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North Korea Is Confiscating Pet Dogs. And Then Turning Them Into Food

Dogs were sent to meat restaurants as the pandemic worsens in the country.
IMAGE Wikimedia Commons, Mario Alvaro Limos
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Keeping pets in North Korea is considered a luxury. Why would anyone keep feeding animals when the rest of your comrades are starving, right? 

That is why in July, North Korean Supreme Leader Kim Jong Un ordered a ban on all pets, calling it a “tainted trend by bourgeois ideology,” according to a report published by South Korean newspaper Chosun Ilbo. 

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A source told Chosun there is rising discontent among the local population, brought about by shortage in the food supply. Apparently, things have gotten much worse in the highly impoverished country as the pandemic spread in the rogue nation.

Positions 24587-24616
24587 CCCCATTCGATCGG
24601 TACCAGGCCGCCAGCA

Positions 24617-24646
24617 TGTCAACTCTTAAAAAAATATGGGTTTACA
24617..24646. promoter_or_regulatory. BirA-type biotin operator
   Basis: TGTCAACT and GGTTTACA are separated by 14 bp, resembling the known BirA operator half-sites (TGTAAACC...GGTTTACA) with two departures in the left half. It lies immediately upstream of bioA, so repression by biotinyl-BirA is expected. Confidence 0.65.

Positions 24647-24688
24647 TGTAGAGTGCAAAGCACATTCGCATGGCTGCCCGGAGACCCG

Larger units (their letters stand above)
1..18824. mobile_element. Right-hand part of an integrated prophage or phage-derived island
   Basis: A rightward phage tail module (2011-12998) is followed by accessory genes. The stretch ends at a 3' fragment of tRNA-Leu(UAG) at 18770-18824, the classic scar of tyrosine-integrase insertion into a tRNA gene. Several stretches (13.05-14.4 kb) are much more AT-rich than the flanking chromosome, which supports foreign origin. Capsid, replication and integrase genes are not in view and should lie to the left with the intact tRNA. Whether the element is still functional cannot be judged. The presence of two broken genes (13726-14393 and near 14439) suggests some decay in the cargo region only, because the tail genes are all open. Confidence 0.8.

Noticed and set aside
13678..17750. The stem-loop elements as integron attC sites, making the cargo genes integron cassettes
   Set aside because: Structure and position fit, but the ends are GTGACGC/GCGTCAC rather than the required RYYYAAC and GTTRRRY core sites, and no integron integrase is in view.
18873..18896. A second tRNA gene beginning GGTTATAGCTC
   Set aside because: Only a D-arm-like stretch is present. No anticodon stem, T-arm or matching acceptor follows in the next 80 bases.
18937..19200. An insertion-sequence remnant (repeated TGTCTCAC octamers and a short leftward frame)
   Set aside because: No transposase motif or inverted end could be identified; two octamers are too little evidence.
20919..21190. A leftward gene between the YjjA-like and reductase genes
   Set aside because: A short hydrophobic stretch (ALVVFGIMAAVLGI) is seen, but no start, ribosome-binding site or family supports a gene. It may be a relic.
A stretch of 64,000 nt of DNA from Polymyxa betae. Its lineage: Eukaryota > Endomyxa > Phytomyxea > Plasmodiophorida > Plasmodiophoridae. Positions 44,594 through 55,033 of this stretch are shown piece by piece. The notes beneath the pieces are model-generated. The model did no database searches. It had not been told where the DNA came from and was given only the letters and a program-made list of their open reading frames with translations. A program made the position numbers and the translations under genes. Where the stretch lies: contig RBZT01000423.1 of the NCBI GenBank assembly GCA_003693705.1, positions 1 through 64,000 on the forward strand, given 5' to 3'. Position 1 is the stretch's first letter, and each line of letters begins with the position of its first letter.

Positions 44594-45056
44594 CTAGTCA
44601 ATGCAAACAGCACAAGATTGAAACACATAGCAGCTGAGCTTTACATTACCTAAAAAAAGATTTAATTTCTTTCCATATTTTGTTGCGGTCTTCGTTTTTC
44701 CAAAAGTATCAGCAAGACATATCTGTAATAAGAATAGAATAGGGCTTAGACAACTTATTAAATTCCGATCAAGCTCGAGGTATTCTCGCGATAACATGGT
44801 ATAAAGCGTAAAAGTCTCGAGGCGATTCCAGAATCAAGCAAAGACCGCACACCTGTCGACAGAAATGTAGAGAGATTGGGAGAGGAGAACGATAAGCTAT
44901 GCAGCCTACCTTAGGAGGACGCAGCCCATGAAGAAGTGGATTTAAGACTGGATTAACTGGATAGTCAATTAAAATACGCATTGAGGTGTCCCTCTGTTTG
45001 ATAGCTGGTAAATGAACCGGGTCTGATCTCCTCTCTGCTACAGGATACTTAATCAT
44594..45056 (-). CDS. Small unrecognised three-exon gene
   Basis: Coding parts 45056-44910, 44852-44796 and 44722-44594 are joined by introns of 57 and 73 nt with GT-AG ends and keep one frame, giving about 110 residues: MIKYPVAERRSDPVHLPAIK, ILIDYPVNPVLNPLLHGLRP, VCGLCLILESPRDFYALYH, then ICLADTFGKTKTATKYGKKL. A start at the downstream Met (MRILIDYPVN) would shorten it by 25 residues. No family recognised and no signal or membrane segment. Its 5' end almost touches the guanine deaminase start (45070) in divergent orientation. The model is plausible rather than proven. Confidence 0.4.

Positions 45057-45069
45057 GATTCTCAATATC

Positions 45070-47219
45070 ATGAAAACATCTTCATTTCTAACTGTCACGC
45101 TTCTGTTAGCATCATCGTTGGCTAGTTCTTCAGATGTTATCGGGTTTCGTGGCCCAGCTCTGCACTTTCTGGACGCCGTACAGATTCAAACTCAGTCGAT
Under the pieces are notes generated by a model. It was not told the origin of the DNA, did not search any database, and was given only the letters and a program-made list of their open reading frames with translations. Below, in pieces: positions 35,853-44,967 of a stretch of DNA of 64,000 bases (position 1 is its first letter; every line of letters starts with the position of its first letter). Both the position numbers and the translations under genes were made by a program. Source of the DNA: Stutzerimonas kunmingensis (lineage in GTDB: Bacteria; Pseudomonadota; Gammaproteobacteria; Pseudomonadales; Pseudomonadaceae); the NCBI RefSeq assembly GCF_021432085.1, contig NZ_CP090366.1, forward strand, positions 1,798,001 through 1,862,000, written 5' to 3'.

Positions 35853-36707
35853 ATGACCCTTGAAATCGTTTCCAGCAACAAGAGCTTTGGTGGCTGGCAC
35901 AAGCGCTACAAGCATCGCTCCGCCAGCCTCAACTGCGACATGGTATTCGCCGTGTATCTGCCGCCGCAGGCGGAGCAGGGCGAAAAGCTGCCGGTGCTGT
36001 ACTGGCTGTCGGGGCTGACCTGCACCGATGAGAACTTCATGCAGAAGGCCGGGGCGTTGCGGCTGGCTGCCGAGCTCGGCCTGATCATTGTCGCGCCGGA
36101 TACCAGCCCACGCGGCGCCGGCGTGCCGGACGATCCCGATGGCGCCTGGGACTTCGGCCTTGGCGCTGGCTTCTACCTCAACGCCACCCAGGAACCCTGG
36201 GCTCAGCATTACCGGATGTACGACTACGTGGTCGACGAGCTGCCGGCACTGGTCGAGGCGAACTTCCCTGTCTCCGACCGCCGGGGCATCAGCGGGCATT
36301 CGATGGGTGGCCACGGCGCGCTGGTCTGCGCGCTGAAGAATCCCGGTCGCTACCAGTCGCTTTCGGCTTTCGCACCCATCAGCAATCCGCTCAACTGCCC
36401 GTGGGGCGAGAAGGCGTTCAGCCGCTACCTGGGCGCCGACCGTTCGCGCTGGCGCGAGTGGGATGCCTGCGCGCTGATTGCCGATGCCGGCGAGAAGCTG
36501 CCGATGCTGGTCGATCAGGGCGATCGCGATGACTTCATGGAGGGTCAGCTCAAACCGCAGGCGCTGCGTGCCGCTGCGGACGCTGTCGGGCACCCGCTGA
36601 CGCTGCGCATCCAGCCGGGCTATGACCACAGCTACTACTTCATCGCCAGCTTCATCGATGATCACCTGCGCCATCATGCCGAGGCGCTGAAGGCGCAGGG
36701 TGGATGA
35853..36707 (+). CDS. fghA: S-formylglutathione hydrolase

“Ordinary people raise pigs and livestock on their porches, but high-ranking officials and the wealthy own pet dogs,” reported Chosun

Also Read: Truths About North Korea Too Dangerous to Show in K-Dramas

Dogs Were Sent to Meat Restaurants

Dog meat is not an unusual food in North Korea, but the ongoing pandemic has made it an even more viable food source. Rich pet owners in Pyongyang were among the first who were targeted in the clampdown. 

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Some pets that were confiscated were sent to the Korea Central Zoo in Pyongyang, but others were not so lucky as they were sent to meat restaurants to offset the food shortage in the capital. 

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North Korea has never been a champion of human rights, so you can understand how animal rights fare on its agenda.

Also Read: What It's Really Like to Be Wealthy in North Korea

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About The Author
Mario Alvaro Limos
Features Editor, Esquire Philippines
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